Contributed by: The James Bond Movie Encyclopedia by Steven Jay Rubin

(March 21, 1946–     ): Classically trained Welsh actor, known for his costume films and stage work, who became the fourth actor to portray James Bond in the Eon Productions series of 007 films. When he replaced Roger Moore starting with The Living Daylights in 1987, the series underwent a major about-face in focus and tone. Moore’s comfort with witty lines, light comedic situations, and fantasy plots was replaced by a hard-edged reality and moments of unflinching violence that reflected Dalton’s more realistic approach to the character of 007.

Dalton told film journalist Craig Modderno in 1989, “I think Roger was fine as Bond, but the movies had become too much techno-pop and had lost track of their sense of story. I mean, every movie seemed to have a villain who had to rule or destroy the world. If you want to believe in the fantasy on screen, then you have to believe in the characters and use them as a stepping stone to lead you into this fantasy world. That’s a demand I made, and Albert Broccoli agreed with me.”[1]

Timothy Dalton had the perfect Bond qualities. He was tall, handsome, athletic, commanding. He was believable as a British secret agent with a license to kill who can bed any lady he wants. Most of all, Dalton was an excellent actor who brought a wealth of experience to the set.

In interview after interview, the new Bond told reporters that he was rereading the Fleming novels, especially his favorite, Casino Royale, in order to research his new role. This James Bond was not going to play second fiddle to gadgets and breathless females. In Vienna for the start of filming on The Living Daylights, Dalton said, “I intend to approach this project with a sense of responsibility to the work of Ian Fleming and to the project The Living Daylights as written by Michael Wilson and Richard Maibaum. I have to make it my own. . . . I think the essential quality of James Bond is that he’s a man who lives on the edge. He never knows when at any moment he might be killed, therefore I think some of the qualities we associate with Bond . . . reflect that sense of danger in his own life. We know that he drinks—lines like ‘shaken not stirred’ reflect that sense of drinking. We know he smokes and likes to drive fast cars. I think the qualities of the man are really the qualities of a man who’s living very much on the edge of his life. He’s always liked his women. I suppose he can take them or leave them, or maybe take them and leave them”[2]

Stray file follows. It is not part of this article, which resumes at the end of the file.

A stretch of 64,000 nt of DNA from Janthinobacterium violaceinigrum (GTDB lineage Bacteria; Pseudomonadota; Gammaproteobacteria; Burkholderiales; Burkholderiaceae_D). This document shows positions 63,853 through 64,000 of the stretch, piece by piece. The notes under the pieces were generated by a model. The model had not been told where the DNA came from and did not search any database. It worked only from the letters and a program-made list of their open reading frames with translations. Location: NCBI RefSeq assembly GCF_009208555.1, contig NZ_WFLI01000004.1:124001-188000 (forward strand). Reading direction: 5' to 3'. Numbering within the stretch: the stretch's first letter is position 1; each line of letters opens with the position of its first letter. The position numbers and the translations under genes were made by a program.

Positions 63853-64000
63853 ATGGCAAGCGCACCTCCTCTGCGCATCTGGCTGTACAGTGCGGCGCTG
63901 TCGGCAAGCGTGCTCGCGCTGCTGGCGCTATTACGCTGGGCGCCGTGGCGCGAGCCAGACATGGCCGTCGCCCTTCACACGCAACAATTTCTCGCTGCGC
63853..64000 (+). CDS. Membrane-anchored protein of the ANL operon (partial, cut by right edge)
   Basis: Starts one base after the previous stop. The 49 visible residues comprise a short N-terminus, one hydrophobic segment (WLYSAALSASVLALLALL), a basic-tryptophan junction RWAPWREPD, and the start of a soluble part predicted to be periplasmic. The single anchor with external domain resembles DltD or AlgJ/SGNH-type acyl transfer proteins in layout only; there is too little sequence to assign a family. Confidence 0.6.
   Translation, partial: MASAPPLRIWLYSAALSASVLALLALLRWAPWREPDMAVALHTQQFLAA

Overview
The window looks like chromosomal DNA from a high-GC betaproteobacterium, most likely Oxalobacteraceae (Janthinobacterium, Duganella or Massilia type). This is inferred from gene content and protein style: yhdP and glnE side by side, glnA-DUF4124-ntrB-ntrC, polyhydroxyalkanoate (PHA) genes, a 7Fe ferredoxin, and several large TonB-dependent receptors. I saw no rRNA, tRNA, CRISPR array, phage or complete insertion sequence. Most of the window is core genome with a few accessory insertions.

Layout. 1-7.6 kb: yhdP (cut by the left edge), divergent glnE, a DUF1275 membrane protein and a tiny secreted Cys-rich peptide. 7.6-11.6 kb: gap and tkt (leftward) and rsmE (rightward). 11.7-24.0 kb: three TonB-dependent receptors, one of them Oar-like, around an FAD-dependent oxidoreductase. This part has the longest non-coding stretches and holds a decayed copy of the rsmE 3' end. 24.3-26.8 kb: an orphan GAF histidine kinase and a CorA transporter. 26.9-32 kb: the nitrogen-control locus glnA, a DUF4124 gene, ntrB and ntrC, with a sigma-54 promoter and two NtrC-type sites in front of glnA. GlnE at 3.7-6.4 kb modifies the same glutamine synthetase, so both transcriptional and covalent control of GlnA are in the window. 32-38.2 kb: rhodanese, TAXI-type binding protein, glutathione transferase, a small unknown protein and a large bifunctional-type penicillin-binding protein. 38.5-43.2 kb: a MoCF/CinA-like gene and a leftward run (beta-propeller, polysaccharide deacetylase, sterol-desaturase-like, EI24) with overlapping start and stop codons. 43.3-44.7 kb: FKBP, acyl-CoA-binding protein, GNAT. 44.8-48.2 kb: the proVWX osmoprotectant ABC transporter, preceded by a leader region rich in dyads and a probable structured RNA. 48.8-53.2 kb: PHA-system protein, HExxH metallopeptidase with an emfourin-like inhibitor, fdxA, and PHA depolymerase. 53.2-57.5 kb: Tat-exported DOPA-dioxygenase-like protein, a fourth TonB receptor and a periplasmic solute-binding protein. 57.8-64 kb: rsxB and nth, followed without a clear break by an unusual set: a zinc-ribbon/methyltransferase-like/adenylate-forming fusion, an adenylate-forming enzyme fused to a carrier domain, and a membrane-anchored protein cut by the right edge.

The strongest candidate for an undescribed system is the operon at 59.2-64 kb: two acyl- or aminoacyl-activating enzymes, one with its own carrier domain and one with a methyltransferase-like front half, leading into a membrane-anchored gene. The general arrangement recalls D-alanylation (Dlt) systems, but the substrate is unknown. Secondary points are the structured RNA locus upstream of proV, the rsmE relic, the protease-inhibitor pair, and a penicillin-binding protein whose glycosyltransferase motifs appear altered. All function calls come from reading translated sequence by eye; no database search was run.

Dalton’s debut in The Living Daylights was terrific. His first close-up on the Rock of Gibraltar, as he spies the death of a fellow agent, is riveting. His arrival via parachute onto the yacht of a playgirl is equally perfect. There was no hesitation in his performance. His fisticuffs appeared genuine—especially compared to Moore, who had a tendency to use too much kickboxing—and he could underplay situations.

He didn’t play humor well—but, then, the humor in his films was not written well, especially in the virtually humorless Licence to Kill. In The Living Daylights, Dalton can be forgiven for not putting across his punning remarks, because they were probably written to be delivered by Pierce Brosnan, the original choice for the next Bond until he was unable to get out of his contract with NBC’s Remington Steele. In Licence to Kill, however, Dalton was saddled with a dead-serious story with very little room for humor, especially from the villains. It was a James Bond circus without the clowns.

Unlike Moore, who always seemed to be in command, Dalton’s Bond seems like a candidate for the psychiatrist’s couch—a burned-out killer who may have just enough energy left for one final mission. That was Fleming’s Bond: a man who drank to diminish the poison in his system, the poison of a violent world with impossible demands. Dalton’s was the suffering Bond.

A native of Colwyn Bay, Wales, Dalton made his promising feature debut as Philip II in director Anthony Harvey’s sumptuous biographical drama The Lion in Winter (1968), which also featured a memorable score from frequent Bond composer John Barry.

[1] Timothy Dalton, interview by Craig Modderno, Los Angeles, June 30, 1989.

[2] Special features, The Living Daylights, James Bond Ultimate Edition (1987; MGM, 2006), DVD.


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